What is cradle cap?
Cradle cap, or seborrheic dermatitis, is a common condition that appears in the first few months of life that is characterized by flaky dry skin on baby’s scalp. Yellowish or brown scaling patches are also a common indicator of cradle cap.
What causes cradle cap? Is it serious?
While the exact cause of cradle cap is unknown, experts agree that it is not caused by poor hygiene or allergies. Some speculate that it is the result of a baby’s exposure to their mother’s hormones at the end of pregnancy, though research has yet to confirm this theory.
Cradle cap isn’t contagious and probably doesn’t bother babies at all though does have the potential to itch if it gets severe. Most often, it will clear on its own within six to 12 months; some babies have it for a longer duration of time.
How should I treat cradle cap?
While cradle cap does not require treatment, parents can try a the following suggestions if it bothers them:
* Bathe baby more frequently (up to once a day). Use a mild wash and be sure to thoroughly rinse the soap.
* Gently massage baby’s scalp with a soft brush to loosen the scales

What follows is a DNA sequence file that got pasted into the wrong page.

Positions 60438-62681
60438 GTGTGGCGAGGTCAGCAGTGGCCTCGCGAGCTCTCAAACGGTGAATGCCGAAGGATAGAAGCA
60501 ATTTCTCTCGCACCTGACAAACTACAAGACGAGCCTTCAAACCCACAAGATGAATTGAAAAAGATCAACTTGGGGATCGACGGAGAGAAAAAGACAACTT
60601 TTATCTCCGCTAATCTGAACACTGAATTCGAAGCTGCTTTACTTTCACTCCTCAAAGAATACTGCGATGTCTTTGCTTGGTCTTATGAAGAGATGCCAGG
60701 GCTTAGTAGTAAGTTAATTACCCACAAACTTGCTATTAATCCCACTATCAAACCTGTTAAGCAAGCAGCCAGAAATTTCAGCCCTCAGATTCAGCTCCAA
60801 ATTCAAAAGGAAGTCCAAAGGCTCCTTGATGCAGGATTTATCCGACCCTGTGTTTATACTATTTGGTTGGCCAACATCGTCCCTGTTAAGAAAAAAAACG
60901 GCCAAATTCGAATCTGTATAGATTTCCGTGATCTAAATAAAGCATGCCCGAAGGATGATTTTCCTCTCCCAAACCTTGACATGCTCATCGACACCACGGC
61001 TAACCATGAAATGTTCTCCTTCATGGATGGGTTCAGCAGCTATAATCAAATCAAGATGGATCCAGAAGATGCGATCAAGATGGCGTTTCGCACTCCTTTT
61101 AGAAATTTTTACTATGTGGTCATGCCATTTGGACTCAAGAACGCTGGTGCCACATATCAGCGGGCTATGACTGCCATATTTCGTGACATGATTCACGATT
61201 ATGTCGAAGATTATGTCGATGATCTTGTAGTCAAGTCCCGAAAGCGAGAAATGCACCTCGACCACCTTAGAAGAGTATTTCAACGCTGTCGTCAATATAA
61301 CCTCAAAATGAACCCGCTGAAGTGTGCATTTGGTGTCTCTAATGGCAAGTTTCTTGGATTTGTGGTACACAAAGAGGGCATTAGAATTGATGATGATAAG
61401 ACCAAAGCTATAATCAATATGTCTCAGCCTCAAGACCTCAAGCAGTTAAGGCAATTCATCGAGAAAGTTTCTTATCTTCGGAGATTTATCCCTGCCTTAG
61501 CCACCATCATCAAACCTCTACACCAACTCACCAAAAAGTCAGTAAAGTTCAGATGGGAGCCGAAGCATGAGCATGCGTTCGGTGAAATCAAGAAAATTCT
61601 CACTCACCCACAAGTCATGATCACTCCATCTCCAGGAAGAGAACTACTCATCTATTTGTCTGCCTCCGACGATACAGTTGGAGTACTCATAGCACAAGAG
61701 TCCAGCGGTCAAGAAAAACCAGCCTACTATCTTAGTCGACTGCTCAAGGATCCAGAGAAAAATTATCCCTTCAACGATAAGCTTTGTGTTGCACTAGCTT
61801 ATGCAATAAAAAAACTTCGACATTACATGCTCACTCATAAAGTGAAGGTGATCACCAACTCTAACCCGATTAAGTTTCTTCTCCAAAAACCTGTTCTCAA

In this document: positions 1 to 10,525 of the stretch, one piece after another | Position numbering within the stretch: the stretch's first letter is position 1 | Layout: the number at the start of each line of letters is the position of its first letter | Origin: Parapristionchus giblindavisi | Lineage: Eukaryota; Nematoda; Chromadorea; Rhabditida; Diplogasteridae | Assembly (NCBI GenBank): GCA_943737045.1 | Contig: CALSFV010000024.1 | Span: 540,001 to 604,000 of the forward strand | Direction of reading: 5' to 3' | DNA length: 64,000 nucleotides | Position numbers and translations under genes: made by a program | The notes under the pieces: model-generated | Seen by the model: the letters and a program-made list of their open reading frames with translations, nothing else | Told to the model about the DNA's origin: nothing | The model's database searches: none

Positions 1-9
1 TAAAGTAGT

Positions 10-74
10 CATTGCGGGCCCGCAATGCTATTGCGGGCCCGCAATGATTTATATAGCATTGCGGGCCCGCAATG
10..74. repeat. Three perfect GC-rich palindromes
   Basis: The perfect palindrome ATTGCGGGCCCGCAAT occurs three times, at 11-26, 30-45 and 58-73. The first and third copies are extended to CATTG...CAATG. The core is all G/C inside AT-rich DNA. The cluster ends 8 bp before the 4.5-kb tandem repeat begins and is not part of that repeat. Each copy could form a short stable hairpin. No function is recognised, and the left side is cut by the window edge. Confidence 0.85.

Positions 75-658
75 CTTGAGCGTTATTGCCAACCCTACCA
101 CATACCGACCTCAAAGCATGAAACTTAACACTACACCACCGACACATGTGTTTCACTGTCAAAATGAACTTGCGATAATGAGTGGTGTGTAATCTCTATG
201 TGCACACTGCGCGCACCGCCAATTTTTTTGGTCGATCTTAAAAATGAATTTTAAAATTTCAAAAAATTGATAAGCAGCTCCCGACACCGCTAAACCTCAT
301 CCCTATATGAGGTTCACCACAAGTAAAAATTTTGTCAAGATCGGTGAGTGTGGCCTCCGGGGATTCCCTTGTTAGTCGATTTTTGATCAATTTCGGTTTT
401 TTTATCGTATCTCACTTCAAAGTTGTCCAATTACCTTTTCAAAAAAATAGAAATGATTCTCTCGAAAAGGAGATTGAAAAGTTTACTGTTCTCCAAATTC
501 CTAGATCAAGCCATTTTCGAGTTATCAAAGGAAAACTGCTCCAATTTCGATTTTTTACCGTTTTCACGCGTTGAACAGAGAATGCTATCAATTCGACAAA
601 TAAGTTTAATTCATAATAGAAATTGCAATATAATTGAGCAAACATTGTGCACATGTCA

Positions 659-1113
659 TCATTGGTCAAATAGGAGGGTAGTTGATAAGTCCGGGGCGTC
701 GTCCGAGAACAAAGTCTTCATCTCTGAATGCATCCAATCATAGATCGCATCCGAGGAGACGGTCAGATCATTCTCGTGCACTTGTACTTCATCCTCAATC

What is dandruff?
Dandruff, also known as scurf or Pityriasis, is a common condition that affects the scalp and causes flakes of skin to appear. While dandruff is not contagious and is rarely serious, the itchiness that may accompany the condition may be a genuine nuisance for some.
Why does dandruff occur?
Even though dandruff is very common in children and adults alike, doctors have yet to determine the exact cause. According to the National Institutes of Health, some believe that dandruff is the result of a struggle between sebum and yeast, two naturally occurring substances on the scalp. In times of hormonal changes, immune complications and stress, yeast production may accelerate, overpowering the sebum and robbing the scalp and hair of moisture and thus leading to scalp irritation and flaking.
How can I treat and prevent dandruff?
Before pursuing treatment, you should first determine the cause of your child’s dandruff. A sunburned scalp can peel and mimic dandruff symptoms though a sunburn will eventually heal on its own. While some children may benefit from a specialized anti-dandruff shampoo, here are a few easy tips that also may help:
* Make sure your children are properly rinsing the shampoo out of their hair. While childhood is a time when little ones seek autonomy, supervision during bath time is important.
* Instruct your child to use warm or cool water to rinse their hair, as hot water can potentially damage hair follicles and disturb the scalp.
* Lightly brush your child’s hair with a soft brush to loosen the flakes.
* Ensure that your child is consuming a healthy diet and minimal junk food. A nutritious diet is always helpful.